Ladies and gentleman, the No. 3 seed in the Western Conference, your Phoenix Suns.
Nope, definitely didn’t expect to be typing those words at the start of the season, but such is reality after the Suns rolled their second straight contender, this time taking down the Utah Jazz in a 100-86 victory that wasn’t as close as the final score.
The Suns will now take on the Portland Trail Blazers in a series that starts Sunday night at 7:30 p.m. MST in US Airways Center.
For the second straight night the Suns faced off against an adversary that was their equal in the standings and just lay the smackdown on them after crushing Denver last night.
Utah, who had won 10 in a row at home, at least had the excuse of being without Carlos Boozer and Andrei Kirilenko, but aside from a 10-point burst from Mehmet Okur in the first quarter, the Jazz were never in this one either.
While the Suns played with the focus and poise of a squad peaking at the right time, like the Nuggets the Jazz absolutely folded, never making a run after Phoenix exploded for a 15-1 spurt early in the second quarter. From the middle of that run on when Phoenix took a double-digit lead, it did not see that lead drop into single digits for the remaining 31:37 of the game.
The Suns blew a 17-point lead and a 13-point lead earlier this season to Utah, and they blew a 17-point lead in Denver back in December. But those games seem like seasons ago for these Suns, who held a double-digit lead for all but 21 seconds yesterday after taking one four minutes into the game.
Combined between the two nights, the Suns led by double figures for about 76 minutes the last two games against teams practically even with them in the standings. Yes, they didn’t just lead, they led by double digits.
Alvin Gentry was talking the other day about how this is a different Suns team than the one that made a habit of blowing leads back in December and January. I remember during the Jan. 25 Utah game as I was watching the lead expand all I could think was, “How high will this lead get before they blew it?”
And inevitably, blow it they did. This time the game was pretty much over after the Suns made their big run.
Going back a little further, I find it interesting that the game that ultimately decided Phoenix’s playoff fate was played in EnergySolutions Arena two years in a row.
Last season you may remember the Suns choking away a sure win on a botched inbounds play in a game featuring crazy runs on both sides. If the Suns inbound the ball, they make the playoffs last year, but that was kind of the story of last season: so close, but ultimately they just couldn’t get it done. The Suns played like the No. 9 seed in the West and got what they deserved.
This year the Suns played like the No. 3 seed in the West and will get what they deserve after winning a game that catapulted them to sole possession of third place in the conference.
After an even first quarter that could have been a blowout in Phoenix’s favor if not for the 10-point burst from Okur in just over a minute, the Suns turned it on in the second quarter when the reserve units from both squads were in.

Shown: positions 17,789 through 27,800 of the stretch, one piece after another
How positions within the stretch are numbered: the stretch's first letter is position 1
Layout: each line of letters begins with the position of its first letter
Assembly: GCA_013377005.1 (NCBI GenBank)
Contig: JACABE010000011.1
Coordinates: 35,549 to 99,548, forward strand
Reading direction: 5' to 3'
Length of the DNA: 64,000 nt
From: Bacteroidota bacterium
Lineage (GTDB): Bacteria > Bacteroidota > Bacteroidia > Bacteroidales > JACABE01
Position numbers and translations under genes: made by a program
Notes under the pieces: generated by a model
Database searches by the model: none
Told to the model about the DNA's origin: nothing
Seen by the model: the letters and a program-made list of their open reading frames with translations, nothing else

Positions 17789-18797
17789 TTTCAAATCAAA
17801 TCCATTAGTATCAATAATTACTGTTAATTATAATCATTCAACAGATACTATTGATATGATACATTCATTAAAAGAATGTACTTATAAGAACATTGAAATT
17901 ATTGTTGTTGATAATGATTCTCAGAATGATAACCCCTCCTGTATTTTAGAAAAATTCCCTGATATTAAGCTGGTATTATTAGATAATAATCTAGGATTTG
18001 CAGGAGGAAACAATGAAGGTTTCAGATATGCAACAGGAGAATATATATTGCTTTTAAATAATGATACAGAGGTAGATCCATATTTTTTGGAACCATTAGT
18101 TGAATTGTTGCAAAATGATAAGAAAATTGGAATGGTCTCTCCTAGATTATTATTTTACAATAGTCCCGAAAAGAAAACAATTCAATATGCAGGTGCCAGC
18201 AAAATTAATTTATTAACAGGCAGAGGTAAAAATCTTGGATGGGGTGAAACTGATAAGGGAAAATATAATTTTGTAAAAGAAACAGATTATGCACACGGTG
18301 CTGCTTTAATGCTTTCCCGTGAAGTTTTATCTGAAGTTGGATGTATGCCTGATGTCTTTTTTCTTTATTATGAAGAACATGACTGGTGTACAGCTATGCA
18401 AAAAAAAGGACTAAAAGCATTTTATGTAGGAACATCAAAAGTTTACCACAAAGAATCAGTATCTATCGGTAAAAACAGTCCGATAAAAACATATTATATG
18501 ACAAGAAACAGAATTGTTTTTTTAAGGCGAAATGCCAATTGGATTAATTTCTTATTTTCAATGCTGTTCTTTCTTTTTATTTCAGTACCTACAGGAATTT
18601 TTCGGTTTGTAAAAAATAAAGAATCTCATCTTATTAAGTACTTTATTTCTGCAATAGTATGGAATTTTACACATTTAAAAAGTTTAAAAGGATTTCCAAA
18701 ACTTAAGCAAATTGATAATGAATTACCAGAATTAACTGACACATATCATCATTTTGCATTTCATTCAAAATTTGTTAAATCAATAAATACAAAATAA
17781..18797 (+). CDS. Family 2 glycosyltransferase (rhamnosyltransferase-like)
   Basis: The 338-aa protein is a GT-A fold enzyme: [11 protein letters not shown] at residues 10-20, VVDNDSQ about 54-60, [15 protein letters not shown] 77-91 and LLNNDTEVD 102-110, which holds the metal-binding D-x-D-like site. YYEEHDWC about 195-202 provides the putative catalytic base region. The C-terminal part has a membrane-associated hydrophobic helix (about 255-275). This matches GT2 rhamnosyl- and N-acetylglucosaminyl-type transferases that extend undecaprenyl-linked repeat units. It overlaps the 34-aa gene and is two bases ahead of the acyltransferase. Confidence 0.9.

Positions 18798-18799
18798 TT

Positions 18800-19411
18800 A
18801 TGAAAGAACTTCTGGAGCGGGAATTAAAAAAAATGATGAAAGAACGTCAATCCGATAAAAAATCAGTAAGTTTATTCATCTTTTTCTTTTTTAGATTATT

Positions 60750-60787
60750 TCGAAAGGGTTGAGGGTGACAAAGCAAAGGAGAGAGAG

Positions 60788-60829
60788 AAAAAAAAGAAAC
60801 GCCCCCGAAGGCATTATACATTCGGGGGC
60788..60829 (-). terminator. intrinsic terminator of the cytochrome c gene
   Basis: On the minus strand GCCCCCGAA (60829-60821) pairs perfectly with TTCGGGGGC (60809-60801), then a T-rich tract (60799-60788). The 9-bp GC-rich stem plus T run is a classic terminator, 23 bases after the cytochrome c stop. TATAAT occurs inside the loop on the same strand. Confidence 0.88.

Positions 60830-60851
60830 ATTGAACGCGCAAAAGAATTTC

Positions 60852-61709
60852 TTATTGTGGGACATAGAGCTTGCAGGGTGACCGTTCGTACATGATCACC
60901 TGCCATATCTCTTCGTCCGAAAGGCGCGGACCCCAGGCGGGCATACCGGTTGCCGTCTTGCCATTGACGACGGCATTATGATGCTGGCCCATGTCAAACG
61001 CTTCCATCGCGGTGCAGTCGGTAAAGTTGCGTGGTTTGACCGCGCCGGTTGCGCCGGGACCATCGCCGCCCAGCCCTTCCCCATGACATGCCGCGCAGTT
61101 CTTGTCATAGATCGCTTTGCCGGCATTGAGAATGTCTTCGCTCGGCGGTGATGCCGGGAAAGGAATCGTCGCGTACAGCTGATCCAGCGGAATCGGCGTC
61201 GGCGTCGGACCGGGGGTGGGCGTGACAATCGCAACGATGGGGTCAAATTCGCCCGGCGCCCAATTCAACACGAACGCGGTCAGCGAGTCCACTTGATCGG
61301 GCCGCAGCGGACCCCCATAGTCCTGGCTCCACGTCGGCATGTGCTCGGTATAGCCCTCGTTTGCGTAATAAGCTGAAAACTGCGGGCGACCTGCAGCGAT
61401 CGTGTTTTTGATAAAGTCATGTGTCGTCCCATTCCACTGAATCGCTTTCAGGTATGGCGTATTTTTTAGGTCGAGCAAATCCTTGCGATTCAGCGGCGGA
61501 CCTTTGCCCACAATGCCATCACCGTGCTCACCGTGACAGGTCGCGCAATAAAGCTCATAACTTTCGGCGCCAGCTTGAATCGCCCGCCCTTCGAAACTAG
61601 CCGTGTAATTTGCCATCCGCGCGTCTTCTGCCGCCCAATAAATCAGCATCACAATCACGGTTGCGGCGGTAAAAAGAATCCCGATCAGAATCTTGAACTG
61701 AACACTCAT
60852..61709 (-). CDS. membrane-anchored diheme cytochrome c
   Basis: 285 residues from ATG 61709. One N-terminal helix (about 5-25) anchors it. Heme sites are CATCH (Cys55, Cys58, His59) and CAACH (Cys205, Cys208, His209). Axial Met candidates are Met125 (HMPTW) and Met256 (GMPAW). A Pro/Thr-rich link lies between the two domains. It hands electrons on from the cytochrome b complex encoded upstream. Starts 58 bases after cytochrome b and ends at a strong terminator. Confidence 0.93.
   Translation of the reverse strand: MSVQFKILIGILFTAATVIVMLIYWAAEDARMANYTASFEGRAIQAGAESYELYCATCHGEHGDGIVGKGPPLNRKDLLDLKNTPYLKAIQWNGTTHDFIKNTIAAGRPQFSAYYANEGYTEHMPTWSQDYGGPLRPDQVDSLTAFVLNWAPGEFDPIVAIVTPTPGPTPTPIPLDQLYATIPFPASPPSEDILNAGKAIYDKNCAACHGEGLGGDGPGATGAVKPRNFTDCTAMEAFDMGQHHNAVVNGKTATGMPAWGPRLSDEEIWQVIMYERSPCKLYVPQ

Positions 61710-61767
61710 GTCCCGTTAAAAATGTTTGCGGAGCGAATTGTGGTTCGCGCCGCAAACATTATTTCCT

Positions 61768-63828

Utah didn’t miss Boozer and AK-47 so much in the starting lineup; they were hurt most by forcing their key bench guys into the starting lineup, thus weakening their bench, and the Suns took advantage during the fateful run.
Phoenix’s bench outscored their counterparts 50-13 and at one point it was something like 40-4. Channing Frye (15) outscored the Utah bench on his own, and Goran Dragic (12) and Jared Dudley (11) weren’t far behind.
The other thing that impressed me about this game was how active Phoenix’s defense was. The Suns were all over the place, getting steals and blocks and turning them into points on the other end, while holding a Jazz team that entered the day leading the league in field-goal percentage to just 37.5 percent shooting.
Throughout the Daily Dime Live chat I kept having to field questions about how the Suns play no ‘D’ while watching one Suns deflection lead to a fast-break hoop after another. Oh, the irony. The Suns finished with 10 steals and 10 blocks, with Lou Amundson leading the way with four stuffs and four Phoenix players recording at least a pair of steals. In all the bench accounted for seven blocks and seven steals.
“Our second unit did a phenomenal job for us tonight,” Amare Stoudemire told Suns.com. “They are going to be very important going into the playoffs. I think it was a collective effort and now we’ll try and keep it going into the playoffs.”
The win closes out a 28-7 sprint to the finish for Phoenix that gives the Suns the fifth-best record in the entire NBA. Who else thought that would be the case at the start of the season? It also means that we don’t exactly need to worry about the Suns giving Oklahoma City any kind of a valuable pick in the Kurt Thomas deal. That selection will be 26th, the kind of pick the Suns often deal anyway. Sarver should feel lucky to have dodged that bullet.
As the Suns charge into postseason play against the Portland Trail Blazers this weekend, consider the fact that Phoenix finished just three games behind the Lakers for the top spot in the West. That means if they had only gone .500 instead of 12-18 during that horrendous December and January stretch that followed their 14-3 start, we could be talking about a No. 1 seed for the Suns.
The fact that a top seed was even a possibility shows how grossly the Suns overachieved during the regular season. Even as recently as a couple weeks ago, a No. 3 seemed like a long shot.
But the Suns, who have won 14 of 16, followed what their coach has been preaching for weeks: If you win, you control your own destiny.
The Suns won, and now they are destined for the No. 3 seed.